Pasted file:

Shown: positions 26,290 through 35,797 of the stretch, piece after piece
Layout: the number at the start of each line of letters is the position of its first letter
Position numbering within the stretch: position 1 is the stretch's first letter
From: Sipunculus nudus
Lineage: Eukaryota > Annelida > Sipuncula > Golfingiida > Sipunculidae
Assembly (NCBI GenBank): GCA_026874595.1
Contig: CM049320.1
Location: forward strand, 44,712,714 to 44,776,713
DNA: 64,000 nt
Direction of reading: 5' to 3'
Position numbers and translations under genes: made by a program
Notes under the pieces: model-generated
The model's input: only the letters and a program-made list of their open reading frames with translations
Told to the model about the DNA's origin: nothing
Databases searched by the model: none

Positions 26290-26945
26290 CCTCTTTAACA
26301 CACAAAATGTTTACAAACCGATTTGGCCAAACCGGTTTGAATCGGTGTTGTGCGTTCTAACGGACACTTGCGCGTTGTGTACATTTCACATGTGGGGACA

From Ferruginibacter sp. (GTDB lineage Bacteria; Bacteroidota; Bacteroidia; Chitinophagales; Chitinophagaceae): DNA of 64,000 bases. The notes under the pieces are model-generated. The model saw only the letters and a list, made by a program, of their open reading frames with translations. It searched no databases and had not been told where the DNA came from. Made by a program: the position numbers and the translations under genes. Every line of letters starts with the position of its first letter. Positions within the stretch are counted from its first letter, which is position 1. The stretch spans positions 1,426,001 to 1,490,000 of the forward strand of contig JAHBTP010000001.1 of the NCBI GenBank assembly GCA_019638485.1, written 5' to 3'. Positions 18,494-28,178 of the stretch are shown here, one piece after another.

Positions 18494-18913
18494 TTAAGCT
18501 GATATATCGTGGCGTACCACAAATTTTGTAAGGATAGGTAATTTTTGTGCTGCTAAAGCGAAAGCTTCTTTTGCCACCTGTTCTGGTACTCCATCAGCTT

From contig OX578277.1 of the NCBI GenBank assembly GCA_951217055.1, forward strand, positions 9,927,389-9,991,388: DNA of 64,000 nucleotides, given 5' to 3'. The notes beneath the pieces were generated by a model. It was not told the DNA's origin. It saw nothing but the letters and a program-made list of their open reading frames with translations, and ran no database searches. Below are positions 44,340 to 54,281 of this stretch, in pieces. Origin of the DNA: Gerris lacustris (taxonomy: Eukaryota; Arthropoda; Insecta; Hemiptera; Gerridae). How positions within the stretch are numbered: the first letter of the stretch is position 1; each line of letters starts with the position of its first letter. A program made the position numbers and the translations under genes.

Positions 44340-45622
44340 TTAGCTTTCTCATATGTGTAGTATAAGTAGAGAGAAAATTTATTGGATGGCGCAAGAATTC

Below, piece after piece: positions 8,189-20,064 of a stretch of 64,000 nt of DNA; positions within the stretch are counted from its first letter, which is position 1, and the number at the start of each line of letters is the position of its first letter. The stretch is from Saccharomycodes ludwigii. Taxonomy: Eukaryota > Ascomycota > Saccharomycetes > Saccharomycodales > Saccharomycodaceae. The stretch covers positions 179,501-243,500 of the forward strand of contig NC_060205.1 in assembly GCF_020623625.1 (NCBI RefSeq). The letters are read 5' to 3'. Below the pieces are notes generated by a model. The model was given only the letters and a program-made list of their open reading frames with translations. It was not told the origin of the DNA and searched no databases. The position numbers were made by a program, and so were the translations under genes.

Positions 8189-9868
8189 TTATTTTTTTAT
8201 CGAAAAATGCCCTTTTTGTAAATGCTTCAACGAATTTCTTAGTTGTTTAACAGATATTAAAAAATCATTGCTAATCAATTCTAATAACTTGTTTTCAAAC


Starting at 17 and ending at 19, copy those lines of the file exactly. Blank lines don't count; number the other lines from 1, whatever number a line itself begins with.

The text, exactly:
26290 CCTCTTTAACA
26301 CACAAAATGTTTACAAACCGATTTGGCCAAACCGGTTTGAATCGGTGTTGTGCGTTCTAACGGACACTTGCGCGTTGTGTACATTTCACATGTGGGGACA

From Ferruginibacter sp. (GTDB lineage Bacteria; Bacteroidota; Bacteroidia; Chitinophagales; Chitinophagaceae): DNA of 64,000 bases. The notes under the pieces are model-generated. The model saw only the letters and a list, made by a program, of their open reading frames with translations. It searched no databases and had not been told where the DNA came from. Made by a program: the position numbers and the translations under genes. Every line of letters starts with the position of its first letter. Positions within the stretch are counted from its first letter, which is position 1. The stretch spans positions 1,426,001 to 1,490,000 of the forward strand of contig JAHBTP010000001.1 of the NCBI GenBank assembly GCA_019638485.1, written 5' to 3'. Positions 18,494-28,178 of the stretch are shown here, one piece after another.